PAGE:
By M. M. Mahood
For hundreds of years, poets were ensnared - as considered one of their quantity, Andrew Marvell placed it - through the great thing about vegetation. Then, from the center of the eighteenth century onward, that leisure used to be enriched by means of a surge of well known curiosity in botany. along with exploring the connection among poetic and medical responses to the fairway international in the context of humanity's altering recommendations of its personal position within the ecosphere, Molly Mahood considers the half that flowering vegetation performed within the day-by-day lives and consequently within the literary paintings of a few writers who might all be known as poet-botanists: Erasmus Darwin, George Crabbe, John Clare, John Ruskin and D. H. Lawrence. A concluding bankruptcy appears to be like heavily on the meanings, previous or new, that crops retained or received within the violent 20th century.
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Additional info for The Poet as Botanist
Correspondence, vol. VIII, p. 248. , p. 284. 59 Darwin, like many another researcher, had been on the wrong track. The notion that heterostyly – to give the phenomenon its modern ‘hard word’ name – was a stage towards the evolution of single-sex plants had to be abandoned. But Gray’s suggestion of its being a means to achieve intercrossing, an idea already sufficiently formed for him to have netted a few flowers on one cowslip plant and noted that they failed to set seed, now took possession of Darwin, who began to marshal his forces for a spring attack.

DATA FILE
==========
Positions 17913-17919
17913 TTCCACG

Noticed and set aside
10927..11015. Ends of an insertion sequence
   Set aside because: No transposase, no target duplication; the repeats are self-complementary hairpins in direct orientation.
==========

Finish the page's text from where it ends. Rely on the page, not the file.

And this last approach was beginning to take them deep into her secrets. Already in the Interregnum, at the time Marvell was creating his unique version of pastoral, the new spirit was showing itself in the researches of a young Fellow of Trinity College, Cambridge. Ordered by his doctor to leave his books for the open air, John Ray found himself inspired by the beauty of wild flowers and the ‘cunning craftsmanship’ of Nature that they revealed. 21 True to these principles, Ray examined each species where it grew before turning to the existing herbals and floras for help in formulating descriptive names.
2 (hereafter Journals). Ibid. , p. 1. , pp. 7 and 99. On women’s part in the growth of botanical thought, see especially Ann B. Shtier, Cultivating Women, Cultivating Science; Flora’s Daughters and Botany in England 1760–1860 (1996); also Jennifer Bennett, Lilies of the Hearth: the Historical Relationship between Women and Plants (1991). Primroses at Dove Cottage and Down House 23 accompanied their husbands to the Cape or to India became pioneer plant hunters. The authors of the ‘books of botany’ that appeared in England in the last thirty years of the century (they included an expanded translation by the Cambridge Professor of Botany of Rousseau’s charming Lettres sur la Botanique) thus wrote in the awareness that many, perhaps a majority, of their readers would be women.
The Poet as Botanist by M. M. Mahood